Background: The American College of Surgeons Committee on Trauma recommends universal alcohol screening be part of the evaluation of admitted trauma patients. Yet, suboptimal screening rates have been reported for admitted adult and adolescent trauma patients. This lack of screening, in turn, has limited the ability of trauma services to provide patients with brief interventions during their hospital admission and subsequent referrals to treatment after discharge. The primary aim of this study was to examine current rates of alcohol and other drug screening with admitted injured adolescents across a national cohort of 10 pediatric trauma centers.
Methods: This retrospective observational study was nested within a larger adolescent screening, brief intervention, and referral to treatment implementation study (Clinicaltrials.gov NCT03297060). Ten pediatric trauma centers participated in a retrospective chart review of a random sample of adolescent trauma patients presenting for care between March 1, 2018, and November 30, 2018.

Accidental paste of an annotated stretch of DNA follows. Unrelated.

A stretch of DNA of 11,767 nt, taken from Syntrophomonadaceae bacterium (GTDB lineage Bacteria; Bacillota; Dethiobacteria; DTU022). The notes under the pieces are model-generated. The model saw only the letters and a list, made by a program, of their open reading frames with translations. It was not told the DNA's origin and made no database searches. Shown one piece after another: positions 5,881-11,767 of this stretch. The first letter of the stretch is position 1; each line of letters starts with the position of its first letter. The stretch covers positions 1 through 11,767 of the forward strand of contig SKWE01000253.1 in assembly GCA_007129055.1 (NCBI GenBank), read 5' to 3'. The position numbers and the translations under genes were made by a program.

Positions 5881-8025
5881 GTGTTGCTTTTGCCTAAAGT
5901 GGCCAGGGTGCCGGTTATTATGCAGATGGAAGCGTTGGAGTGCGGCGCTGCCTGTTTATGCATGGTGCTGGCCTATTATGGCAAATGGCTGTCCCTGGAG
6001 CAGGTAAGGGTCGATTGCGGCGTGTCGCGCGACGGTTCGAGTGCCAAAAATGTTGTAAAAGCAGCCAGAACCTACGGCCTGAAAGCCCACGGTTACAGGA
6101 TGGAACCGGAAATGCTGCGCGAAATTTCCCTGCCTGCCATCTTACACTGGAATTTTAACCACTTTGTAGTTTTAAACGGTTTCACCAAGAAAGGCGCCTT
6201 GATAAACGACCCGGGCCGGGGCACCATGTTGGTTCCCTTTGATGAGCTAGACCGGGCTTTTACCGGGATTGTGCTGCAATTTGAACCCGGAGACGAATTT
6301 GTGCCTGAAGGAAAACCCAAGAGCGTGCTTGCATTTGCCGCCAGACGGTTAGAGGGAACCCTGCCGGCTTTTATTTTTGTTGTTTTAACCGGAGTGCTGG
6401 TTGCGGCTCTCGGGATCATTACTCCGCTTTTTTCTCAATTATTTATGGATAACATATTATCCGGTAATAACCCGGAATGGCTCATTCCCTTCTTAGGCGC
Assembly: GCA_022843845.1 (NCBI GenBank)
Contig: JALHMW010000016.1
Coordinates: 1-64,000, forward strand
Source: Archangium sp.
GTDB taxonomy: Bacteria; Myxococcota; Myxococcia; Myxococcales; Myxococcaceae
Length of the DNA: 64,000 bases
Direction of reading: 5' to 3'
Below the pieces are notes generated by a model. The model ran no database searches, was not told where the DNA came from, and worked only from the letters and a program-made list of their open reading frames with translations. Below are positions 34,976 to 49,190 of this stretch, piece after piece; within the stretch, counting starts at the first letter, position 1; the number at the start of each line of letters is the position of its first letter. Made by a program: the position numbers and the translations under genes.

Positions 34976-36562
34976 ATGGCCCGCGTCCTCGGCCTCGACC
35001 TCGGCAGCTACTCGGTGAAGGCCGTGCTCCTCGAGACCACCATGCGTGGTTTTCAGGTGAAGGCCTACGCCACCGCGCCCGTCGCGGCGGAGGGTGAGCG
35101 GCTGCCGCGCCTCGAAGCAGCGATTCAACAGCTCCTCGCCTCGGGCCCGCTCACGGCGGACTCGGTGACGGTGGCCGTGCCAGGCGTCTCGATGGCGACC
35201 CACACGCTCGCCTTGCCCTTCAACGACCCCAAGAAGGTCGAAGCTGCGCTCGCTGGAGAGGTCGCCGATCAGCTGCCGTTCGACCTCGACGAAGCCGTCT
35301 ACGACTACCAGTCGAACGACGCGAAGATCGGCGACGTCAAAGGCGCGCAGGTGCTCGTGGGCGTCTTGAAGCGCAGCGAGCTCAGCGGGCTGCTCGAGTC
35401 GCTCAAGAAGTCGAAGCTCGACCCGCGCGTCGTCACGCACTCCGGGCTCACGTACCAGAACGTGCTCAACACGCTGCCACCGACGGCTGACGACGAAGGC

Results: Three hundred charts were abstracted across the 10 participating trauma centers (n = 30 per site). Screening rates varied substantially across centers from five (16.7%) to 28 (93.3%) of the 30 extracted charts. The most frequent screening type documented was blood alcohol concentration (BAC) (N = 80, 35.2% of all screens), followed by the CRAFFT (N = 79, 26.3%), and then the urine drug screen (UDS) (N = 77, 25.6%). The BAC test identified 11 patients as positive for recent alcohol use. The CRAFFT identified 11 positive patients.
Conclusions: Alcohol and drug screening is underutilized for adolescents admitted to pediatric trauma centers. More research is warranted on how best to utilize the teachable moment of the pediatric trauma visit to ensure comprehensive screening of adolescent alcohol or other drug (AOD) use.